Southwestern archaeology and tree-ring dating have been inextricably intertwined for more than a century. Woven together like strands in a complex tapestry with interesting personalities, stunning discoveries, and analytical milestones, the history of our discipline is highlighted by dendrochronological discoveries and contributions. For nearly half-a-century, archaeologists have analyzed large tree-ring date databases as they work to discover and discern broad demographic, settlement, climatological, and other trends in pre-Columbian history. Often, however, those databases have been analyzed at face value, uncritically, with little regard to the history of research and how that might affect the nature of the available data. There are now tens of thousands of tree-ring dates available to scholars from archaeological sites across the American Southwest. Archaeologists are beginning to take tentative steps to analyze these data en masse. The question remains, however, whether large tree-ring datasets contain systematic biases that may affect our interpretations. In this presentation, Steve presents several case studies from several locations around the American Southwest to make the case that we must always understand and account for the historical origins and biases inherent in these data.
The following is provided for general informational purposes only.
Crow Canyon Education
The Crow Canyon education department uses experiential, student-centered education methods to engage learners of all ages in an inclusive and dynamic study of the human past. The staff works toward this goal by teaching about past and present cultures of the Southwest, investigating student learning, and communicating the Center's educational methods and theories to others. The work of the department is guided by a respect for, and is conducted in collaboration with, Native Americans. Archaeology, education, applied anthropology, and Native American studies provide the academic foundation for Crow Canyon programs.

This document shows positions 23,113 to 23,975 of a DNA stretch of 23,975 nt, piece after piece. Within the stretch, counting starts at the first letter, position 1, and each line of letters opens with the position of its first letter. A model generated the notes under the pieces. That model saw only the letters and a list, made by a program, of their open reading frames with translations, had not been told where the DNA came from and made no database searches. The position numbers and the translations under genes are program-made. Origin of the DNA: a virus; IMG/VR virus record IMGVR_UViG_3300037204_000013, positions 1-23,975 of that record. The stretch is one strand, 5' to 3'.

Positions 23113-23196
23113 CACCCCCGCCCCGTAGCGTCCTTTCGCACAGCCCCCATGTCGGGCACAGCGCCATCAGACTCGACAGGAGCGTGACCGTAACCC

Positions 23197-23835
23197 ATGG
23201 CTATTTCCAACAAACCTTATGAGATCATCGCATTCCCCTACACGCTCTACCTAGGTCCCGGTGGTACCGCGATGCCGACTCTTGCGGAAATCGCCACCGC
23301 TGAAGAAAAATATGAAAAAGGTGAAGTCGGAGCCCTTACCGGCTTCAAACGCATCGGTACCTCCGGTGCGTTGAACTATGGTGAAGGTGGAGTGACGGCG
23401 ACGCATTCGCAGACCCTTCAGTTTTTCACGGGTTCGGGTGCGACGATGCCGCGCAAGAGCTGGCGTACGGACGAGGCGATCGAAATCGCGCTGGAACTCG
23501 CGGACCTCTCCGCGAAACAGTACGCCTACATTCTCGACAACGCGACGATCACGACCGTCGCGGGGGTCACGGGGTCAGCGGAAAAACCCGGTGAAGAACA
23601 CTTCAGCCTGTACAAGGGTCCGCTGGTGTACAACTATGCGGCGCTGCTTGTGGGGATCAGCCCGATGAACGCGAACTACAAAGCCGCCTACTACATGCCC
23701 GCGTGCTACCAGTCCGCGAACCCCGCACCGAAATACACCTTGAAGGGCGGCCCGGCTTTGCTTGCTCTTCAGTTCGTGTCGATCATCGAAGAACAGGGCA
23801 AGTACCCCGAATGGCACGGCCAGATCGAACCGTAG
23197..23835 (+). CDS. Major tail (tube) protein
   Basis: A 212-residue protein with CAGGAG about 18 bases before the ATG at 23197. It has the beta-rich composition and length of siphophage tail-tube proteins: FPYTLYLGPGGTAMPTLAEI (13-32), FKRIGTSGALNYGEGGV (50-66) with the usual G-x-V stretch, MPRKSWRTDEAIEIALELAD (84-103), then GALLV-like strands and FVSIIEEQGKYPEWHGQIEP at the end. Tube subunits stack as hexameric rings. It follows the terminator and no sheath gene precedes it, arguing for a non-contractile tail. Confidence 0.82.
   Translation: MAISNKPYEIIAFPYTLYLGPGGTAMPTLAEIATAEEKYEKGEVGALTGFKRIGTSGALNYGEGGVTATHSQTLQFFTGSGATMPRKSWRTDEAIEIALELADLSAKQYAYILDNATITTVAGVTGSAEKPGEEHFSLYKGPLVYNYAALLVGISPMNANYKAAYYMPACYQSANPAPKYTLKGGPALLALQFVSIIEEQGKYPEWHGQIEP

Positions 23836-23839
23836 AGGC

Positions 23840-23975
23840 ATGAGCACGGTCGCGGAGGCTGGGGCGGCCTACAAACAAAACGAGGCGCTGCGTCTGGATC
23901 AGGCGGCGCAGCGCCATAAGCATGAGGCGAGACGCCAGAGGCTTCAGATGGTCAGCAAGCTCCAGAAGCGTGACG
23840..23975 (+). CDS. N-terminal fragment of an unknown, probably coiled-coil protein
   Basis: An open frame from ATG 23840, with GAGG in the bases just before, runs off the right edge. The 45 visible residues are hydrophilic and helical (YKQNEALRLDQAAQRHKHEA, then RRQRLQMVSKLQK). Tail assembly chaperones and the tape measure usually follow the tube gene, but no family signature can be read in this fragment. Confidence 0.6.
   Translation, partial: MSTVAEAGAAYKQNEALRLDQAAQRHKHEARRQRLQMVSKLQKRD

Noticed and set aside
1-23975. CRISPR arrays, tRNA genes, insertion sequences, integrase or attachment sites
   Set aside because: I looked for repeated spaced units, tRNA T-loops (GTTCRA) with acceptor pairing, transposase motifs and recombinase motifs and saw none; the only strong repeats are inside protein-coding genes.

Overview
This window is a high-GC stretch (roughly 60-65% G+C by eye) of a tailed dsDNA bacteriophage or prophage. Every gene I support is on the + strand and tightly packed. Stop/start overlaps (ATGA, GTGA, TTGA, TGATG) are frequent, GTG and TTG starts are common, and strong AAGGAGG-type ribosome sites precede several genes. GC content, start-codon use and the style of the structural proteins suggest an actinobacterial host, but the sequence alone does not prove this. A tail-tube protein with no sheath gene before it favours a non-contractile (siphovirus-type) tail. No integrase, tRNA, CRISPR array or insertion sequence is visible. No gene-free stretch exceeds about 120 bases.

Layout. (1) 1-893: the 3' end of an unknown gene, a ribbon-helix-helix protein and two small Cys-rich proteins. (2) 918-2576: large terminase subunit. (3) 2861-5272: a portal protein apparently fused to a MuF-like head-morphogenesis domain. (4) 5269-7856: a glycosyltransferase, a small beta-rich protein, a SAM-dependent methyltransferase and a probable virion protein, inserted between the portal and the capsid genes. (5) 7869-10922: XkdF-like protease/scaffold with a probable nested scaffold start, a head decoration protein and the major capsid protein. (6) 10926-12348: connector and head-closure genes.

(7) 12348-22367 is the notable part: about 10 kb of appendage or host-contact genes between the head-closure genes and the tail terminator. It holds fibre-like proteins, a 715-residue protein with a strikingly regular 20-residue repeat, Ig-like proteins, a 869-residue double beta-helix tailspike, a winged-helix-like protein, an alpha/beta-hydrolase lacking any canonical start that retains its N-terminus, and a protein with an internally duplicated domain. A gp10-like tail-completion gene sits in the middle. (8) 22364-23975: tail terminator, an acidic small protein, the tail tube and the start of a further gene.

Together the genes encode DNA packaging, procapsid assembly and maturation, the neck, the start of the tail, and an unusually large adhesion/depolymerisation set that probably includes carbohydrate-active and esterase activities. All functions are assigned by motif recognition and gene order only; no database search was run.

Crow Canyon's innovative education programs not only provide instruction in archaeology, but also involve the lay public in the actual research process. This firsthand approach increases awareness of, and appreciation for, our rich cultural heritage, while providing broad-based support for archaeological research and preservation. Through Crow Canyon's programs, students of all ages gain an understanding of culture, Native American history, archaeological research, human interaction with the environment, and the importance of cultural resource preservation.
Full-time educators at Crow Canyon have academic and professional backgrounds in education, archaeology, anthropology, museum studies, and American Indian studies. The staff collaborates with archaeologists and Native Americans to develop educational programs that engage both children and adults. Curricula and lesson plans emphasize an experiential approach to learning and draw upon the results of Crow Canyon's archaeological research into the ancestral Pueblo (Anasazi) Indians of the Mesa Verde region. In such an environment, education interns have the opportunity to gain valuable experience in working with, and learning from, a wide variety of people.
Principles that Guide Our Work
Everyone's history matters.
Archaeological research and indigenous perspectives are essential to building a more inclusive story of the human past.
Archaeological sites hold the stories of the past and must be preserved for the future.
Experience and reflection form the foundation for meaningful learning.
Archaeology is a multidisciplinary field.
The learning environment should engage students in the learning process and promote respect for culture, the environment, and other people.
What Do Education Interns Do?
Education interns will gain experience in some or all of the following areas:
helping participants learn the chronology of the American Southwest, especially that of the ancestral Pueblo people